Posts Tagged ‘Second Nature’

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Natural Family Disasters is available!

July 31, 2013

Natural Family Disasters 800 Cover reveal and PromotionalI’m happy to announce that my shape-shifter short story collection, Natural Family Disasters, has just been published.

The two main characters of this anthology, Jorie Price and Griffin Westmore, first met in my novel Second Nature. The events in Second Nature took them on a wild chase from a tiny town in Michigan’s Upper Peninsula to an off-the-books poker game in Detroit and then into the council chamber of the most powerful shape-shifters in Boise, Idaho.

Running for their lives didn’t leave Jorie and Griffin much time to enjoy their families’ company or to share romantic moments. This anthology gives them a chance to do all of that. I hope you enjoy sharing some peaceful times with Jorie and Griffin too.

For now, Natural Family Disasters is available as a DRM-free e-book on Amazon, but it will soon also be available on Smashwords, Bella Books, and other online retailers, plus it will be published as a paperback too.

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Second Nature is out!

July 11, 2013

Second NatureAfter months of revising, rewriting, tightening, hair-pulling, and editing, the second edition of Second Nature has finally been published.

While my first republished novel, Backwards to Oregon, has mainly just been cleaned up and improved on a sentence level, Second Nature underwent major revisions. And when I say “major,” I do mean MAJOR.

I tightened the beginning considerably, because it was dragging a little in the first edition, but extended the ending so that readers could enjoy the romance between Griffin and Jorie more fully. I wrote a handful of new scenes—including a new opening scene for Griffin—and completely changed the course of other scenes.

As a result, Second Nature reads much better now. At least that’s what I think and what my beta readers are telling me. If you want to check it out for yourself, head over to Smashwords or Amazon or to my publisher’s blog to read an excerpt.

Here’s a short description:

Novelist Jorie Price doesn’t believe in the existence of shape-shifting creatures or true love. She leads a solitary life, and the paranormal romances she writes are pure fiction for her.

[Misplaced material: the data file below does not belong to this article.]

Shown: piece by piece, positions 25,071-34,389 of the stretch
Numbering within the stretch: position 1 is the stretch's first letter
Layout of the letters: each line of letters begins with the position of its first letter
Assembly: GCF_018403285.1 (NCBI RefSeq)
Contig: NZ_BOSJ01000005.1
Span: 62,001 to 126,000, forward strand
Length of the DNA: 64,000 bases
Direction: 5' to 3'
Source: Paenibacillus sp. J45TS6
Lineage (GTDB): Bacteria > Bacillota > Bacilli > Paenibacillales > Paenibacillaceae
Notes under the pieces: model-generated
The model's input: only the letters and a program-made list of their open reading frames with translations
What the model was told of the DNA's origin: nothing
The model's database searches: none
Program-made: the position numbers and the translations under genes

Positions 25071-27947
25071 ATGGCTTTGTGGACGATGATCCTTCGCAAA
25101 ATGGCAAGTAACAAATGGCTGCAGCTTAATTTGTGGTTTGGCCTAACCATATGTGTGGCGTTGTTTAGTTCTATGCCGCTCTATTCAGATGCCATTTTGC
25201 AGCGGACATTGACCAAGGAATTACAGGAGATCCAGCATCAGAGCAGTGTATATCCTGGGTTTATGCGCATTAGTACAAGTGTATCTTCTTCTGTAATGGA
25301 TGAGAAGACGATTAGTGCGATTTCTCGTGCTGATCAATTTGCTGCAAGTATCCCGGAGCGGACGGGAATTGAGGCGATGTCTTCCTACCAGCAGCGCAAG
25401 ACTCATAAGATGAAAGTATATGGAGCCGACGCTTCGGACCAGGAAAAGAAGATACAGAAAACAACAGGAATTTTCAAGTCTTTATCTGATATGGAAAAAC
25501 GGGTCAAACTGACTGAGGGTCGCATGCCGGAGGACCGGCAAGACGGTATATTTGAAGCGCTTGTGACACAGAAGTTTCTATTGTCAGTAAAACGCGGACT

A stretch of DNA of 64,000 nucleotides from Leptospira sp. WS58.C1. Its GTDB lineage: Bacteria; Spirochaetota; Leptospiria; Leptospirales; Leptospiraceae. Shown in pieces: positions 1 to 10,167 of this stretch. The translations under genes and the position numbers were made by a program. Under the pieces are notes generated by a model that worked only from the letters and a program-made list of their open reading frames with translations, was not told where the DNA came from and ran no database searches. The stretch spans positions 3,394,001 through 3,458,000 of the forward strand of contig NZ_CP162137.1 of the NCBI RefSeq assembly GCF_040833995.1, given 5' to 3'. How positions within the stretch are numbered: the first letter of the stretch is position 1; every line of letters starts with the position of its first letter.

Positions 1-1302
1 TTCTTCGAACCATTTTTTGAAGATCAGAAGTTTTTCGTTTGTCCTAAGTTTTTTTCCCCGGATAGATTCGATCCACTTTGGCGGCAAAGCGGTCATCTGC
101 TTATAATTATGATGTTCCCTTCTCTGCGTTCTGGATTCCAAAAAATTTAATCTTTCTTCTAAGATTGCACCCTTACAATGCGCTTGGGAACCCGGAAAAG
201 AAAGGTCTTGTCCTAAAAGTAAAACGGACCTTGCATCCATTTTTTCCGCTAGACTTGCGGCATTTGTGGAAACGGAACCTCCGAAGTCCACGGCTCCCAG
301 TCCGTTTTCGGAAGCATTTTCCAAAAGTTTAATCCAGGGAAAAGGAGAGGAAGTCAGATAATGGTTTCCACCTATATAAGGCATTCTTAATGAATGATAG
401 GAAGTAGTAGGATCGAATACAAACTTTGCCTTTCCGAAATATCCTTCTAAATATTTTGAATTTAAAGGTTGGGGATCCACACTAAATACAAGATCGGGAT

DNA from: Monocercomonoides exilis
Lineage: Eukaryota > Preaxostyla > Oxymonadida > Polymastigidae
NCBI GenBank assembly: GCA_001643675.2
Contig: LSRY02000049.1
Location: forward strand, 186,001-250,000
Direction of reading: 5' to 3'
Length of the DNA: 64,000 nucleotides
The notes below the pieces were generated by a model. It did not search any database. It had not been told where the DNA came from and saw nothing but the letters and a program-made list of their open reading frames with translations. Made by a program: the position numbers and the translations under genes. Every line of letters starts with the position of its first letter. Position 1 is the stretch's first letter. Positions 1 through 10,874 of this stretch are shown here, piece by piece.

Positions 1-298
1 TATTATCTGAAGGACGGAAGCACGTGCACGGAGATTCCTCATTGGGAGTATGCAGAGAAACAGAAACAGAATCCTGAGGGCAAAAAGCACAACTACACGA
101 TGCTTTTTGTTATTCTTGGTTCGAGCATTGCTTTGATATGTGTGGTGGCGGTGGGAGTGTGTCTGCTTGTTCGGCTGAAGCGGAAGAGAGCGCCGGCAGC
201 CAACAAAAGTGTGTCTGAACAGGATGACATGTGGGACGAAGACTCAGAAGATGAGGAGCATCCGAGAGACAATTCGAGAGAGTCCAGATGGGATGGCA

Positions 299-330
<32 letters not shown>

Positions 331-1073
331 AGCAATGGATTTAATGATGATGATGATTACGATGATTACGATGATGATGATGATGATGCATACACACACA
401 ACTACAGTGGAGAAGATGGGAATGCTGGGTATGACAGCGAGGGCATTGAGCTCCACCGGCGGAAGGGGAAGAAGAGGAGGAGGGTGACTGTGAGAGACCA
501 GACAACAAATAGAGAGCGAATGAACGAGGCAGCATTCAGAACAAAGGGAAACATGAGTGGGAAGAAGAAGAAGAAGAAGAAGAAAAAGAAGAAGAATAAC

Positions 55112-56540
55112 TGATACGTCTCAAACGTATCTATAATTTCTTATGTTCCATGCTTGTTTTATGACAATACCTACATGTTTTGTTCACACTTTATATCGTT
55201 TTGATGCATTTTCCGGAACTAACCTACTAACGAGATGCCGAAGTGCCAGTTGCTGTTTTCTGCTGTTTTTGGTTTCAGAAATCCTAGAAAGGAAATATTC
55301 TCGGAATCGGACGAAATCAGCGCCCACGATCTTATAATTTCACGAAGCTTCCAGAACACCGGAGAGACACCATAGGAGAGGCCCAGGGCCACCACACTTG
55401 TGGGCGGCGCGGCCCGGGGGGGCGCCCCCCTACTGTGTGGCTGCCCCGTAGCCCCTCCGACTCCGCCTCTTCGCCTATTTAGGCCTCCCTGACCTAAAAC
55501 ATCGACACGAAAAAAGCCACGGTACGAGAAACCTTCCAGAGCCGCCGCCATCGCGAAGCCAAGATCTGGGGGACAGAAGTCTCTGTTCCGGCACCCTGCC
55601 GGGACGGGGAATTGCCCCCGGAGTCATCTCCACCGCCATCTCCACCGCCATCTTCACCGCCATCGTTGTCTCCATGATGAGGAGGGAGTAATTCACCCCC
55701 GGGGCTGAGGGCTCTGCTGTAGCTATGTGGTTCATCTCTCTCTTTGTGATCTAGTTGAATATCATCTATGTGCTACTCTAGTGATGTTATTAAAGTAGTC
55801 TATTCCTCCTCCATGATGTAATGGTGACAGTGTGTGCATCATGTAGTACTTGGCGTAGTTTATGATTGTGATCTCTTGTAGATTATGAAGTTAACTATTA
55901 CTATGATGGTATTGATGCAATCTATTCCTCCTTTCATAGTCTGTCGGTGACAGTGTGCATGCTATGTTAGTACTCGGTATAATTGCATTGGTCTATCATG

Griffin Westmore knows better—at least about one of these two things. She doesn’t believe in love either, but she’s one of the not-so-fictional shape-shifters. She’s also a Saru, an elite soldier with the mission to protect the shape-shifters’ secret existence at any cost.

When Jorie gets too close to the truth in her latest shape-shifter romance, Griffin is sent to investigate—and if necessary to destroy the manuscript before it’s published and to kill the writer.

For the moment, Second Nature is available as a DRM-free e-book on Amazon and Smashwords, but it will soon also be available as a paperback.

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LFRC Award — favorite book cover

October 25, 2010

The LFRCA (Lesbian Fiction Readers Choice Award), a program with annual awards for favorite lesbian fiction and favorite lesbian fiction book covers, just announced the results for the awards for favorite book covers of 2009.

Second Nature was one of the book covers that received the most votes.

The other favorite book covers of 2009 were:

Everafter




The Sublime and Spirited Voyage of Original Sin




Thief of Always




Veil of Sorrow




Warming Trend

Congratulations to Sheri, the graphic artist who created the cover of Second Nature, and thanks to the members of the LFRCA.

By the way, the LFRCA is a yahoo group that anyone can join.

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The Gender Genie

October 12, 2010

There are a lot of cool Web sites for writers out there. I blogged about Wordle before, but now I have discovered another fun tool.

The Gender Genie uses an algorithm to predict the gender of a text’s author.

The reasoning behind it is that women communicate in a connective, “involved” way, so they use more possessive pronouns (my, our…), while men write in a more informative and concrete way, so they use more articles (a, the) or quantifiers (two, some…).